Lavanya Sithanandam is a pediatrician serving a predominantly low-income and minority population in Montgomery and Prince George’s counties.

Montgomery County Public Schools is failing its Black, Latino and disadvantaged minority students, who are falling further and further behind their peers.

Though school closures may have been necessary in the spring, numerous U.S. and international studies demonstrate they are unnecessary now and that school districts that continue to insist on this approach are relying on outdated science. MCPS has shuttered its doors for more than 300 days, and the equity gap that existed before the pandemic has widened substantially. In fact, prolonged school closures are affecting minority students significantly more than the coronavirus itself.

Decades of systemic racism have left minority neighborhoods and their academic support structures already weakened, and virtual learning is worsening the learning loss in students from these communities. First-quarter MCPS grades revealed alarming differences in the failure rates between White and minority students. African American and Hispanic students from low-income families failed classes at rates 5 to 6 times more compared with last year, whereas White students had minimal increases.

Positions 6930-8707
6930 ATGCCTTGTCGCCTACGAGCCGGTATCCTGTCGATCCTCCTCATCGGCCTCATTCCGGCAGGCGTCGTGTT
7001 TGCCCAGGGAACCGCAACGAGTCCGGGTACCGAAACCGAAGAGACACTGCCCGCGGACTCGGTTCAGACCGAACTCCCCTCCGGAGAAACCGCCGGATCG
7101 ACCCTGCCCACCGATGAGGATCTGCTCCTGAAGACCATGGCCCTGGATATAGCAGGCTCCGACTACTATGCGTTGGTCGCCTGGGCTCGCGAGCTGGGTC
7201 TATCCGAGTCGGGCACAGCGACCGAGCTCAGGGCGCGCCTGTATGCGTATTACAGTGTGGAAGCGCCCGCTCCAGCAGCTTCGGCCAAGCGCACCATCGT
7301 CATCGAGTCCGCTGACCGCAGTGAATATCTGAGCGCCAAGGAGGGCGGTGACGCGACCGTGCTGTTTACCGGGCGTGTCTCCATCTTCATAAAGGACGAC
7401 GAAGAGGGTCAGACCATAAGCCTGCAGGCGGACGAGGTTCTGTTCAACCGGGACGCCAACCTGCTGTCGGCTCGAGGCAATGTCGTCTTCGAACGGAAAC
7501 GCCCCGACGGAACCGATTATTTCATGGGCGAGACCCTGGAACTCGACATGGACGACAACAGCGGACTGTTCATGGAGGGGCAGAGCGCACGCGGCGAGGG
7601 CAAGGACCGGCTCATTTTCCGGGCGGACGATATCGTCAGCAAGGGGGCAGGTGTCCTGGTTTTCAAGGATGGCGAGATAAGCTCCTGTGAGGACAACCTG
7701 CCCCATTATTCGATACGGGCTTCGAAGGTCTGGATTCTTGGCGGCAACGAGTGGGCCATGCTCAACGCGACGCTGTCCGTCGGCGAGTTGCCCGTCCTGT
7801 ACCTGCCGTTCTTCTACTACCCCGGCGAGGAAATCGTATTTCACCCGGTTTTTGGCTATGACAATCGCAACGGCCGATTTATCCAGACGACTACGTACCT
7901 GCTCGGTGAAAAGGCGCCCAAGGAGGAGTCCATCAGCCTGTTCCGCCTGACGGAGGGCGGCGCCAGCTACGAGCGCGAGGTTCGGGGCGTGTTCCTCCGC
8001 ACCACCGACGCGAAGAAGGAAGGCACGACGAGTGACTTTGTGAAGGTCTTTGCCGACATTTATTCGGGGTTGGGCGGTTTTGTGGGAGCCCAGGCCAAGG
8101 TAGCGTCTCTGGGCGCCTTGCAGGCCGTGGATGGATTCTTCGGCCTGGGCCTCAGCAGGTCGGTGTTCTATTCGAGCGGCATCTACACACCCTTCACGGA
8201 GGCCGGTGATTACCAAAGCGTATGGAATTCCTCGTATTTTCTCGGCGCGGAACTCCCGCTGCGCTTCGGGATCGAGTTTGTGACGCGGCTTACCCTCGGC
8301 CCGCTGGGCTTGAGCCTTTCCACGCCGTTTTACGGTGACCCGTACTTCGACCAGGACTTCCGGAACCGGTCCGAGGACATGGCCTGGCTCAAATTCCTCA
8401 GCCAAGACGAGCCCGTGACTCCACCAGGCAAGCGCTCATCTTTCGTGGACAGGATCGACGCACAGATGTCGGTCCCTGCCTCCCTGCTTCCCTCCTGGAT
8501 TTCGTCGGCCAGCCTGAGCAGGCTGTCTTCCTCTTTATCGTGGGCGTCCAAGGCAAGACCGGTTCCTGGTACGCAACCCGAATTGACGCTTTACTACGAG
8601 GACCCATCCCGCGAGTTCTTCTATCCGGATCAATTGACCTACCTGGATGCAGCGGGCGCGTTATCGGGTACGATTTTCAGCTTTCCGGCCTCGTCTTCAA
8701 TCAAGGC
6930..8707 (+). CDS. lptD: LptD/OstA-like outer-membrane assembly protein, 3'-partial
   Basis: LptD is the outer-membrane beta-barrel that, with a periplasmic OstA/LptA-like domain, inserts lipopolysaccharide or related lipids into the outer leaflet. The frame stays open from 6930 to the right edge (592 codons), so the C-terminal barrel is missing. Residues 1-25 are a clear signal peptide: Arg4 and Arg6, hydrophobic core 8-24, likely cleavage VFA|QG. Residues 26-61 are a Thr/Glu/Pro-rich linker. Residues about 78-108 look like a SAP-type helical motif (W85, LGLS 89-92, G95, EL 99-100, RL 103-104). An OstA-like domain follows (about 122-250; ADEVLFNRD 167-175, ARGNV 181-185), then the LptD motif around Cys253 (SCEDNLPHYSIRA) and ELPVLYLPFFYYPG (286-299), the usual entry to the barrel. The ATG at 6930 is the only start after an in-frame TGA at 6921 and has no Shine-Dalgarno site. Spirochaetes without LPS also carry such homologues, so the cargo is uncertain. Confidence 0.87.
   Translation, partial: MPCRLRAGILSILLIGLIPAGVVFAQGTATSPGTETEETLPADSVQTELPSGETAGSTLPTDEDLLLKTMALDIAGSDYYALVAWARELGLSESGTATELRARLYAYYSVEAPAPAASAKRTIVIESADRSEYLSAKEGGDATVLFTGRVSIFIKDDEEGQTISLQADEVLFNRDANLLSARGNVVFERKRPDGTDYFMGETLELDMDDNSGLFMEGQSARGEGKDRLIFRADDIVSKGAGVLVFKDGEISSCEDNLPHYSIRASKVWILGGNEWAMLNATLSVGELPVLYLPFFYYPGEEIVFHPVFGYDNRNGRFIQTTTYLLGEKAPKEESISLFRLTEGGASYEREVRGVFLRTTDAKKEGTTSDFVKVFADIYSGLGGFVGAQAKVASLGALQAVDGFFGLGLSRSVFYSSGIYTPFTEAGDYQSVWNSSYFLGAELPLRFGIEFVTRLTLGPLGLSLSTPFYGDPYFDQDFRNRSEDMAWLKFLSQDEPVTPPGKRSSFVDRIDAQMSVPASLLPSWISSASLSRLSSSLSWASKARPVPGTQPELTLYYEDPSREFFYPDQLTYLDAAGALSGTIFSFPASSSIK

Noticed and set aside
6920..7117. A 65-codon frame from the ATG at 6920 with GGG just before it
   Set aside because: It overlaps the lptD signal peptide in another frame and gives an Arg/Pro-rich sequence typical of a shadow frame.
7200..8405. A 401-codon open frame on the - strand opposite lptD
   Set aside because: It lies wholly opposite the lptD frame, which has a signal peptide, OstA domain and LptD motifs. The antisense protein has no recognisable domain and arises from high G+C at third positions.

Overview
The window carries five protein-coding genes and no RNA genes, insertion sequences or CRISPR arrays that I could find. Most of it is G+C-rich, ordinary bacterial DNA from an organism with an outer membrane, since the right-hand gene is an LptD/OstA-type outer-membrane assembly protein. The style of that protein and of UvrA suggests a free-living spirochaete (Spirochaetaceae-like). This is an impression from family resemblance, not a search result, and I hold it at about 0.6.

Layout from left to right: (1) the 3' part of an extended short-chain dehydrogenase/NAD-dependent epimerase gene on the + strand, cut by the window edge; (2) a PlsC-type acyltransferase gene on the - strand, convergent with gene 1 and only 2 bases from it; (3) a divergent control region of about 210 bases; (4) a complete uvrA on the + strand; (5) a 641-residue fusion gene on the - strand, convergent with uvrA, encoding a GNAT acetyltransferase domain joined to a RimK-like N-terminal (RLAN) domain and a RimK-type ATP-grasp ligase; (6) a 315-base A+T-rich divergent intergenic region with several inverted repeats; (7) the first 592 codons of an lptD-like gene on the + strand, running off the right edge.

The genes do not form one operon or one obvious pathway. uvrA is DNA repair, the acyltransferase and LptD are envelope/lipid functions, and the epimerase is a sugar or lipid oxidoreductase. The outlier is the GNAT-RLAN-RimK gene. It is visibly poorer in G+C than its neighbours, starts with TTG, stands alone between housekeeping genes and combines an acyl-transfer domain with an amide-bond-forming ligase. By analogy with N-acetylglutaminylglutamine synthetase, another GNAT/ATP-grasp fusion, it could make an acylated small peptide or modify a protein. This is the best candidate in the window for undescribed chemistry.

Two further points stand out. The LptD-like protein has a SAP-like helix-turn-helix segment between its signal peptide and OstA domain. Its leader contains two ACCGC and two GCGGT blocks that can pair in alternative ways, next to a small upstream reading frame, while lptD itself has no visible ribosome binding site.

Minority students often lack access to tutors, pods or expensive learning centers, and they sometimes have to juggle child-care responsibilities, jobs and learning in more challenging home environments. Their parents are more likely to be essential workers who are unable to supervise the day-to-day demands of their children’s education. Some do not have access to quality Internet services. Students report they find distance-learning platforms inherently stressful and have stopped logging on altogether.

In my clinic, we are seeing children who were already having difficulty in school now failing classes, and honors students barely passing. English-language learners are struggling with maintaining language skills because of their lack of daily interaction with native English speakers. One Haitian immigrant teen recently told me that she used to be fluent in English, but “now I only speak Creole at home, so I am forgetting my words.”

I am also seeing patients who could be the first in their family to attend college decide to forgo their dreams of higher education. Without in-person access to counselors and teachers, they are finding it extremely difficult to navigate the challenging college application process. Maintaining high grades, for which they have worked harder, and in the face of greater head winds than their wealthier peers, has also presented challenges. Inside Higher Ed found that college applications for first-generation students and those eligible for application fee waivers were down 16 percent this year, with many colleges reporting a decrease in Latino and Black college applications.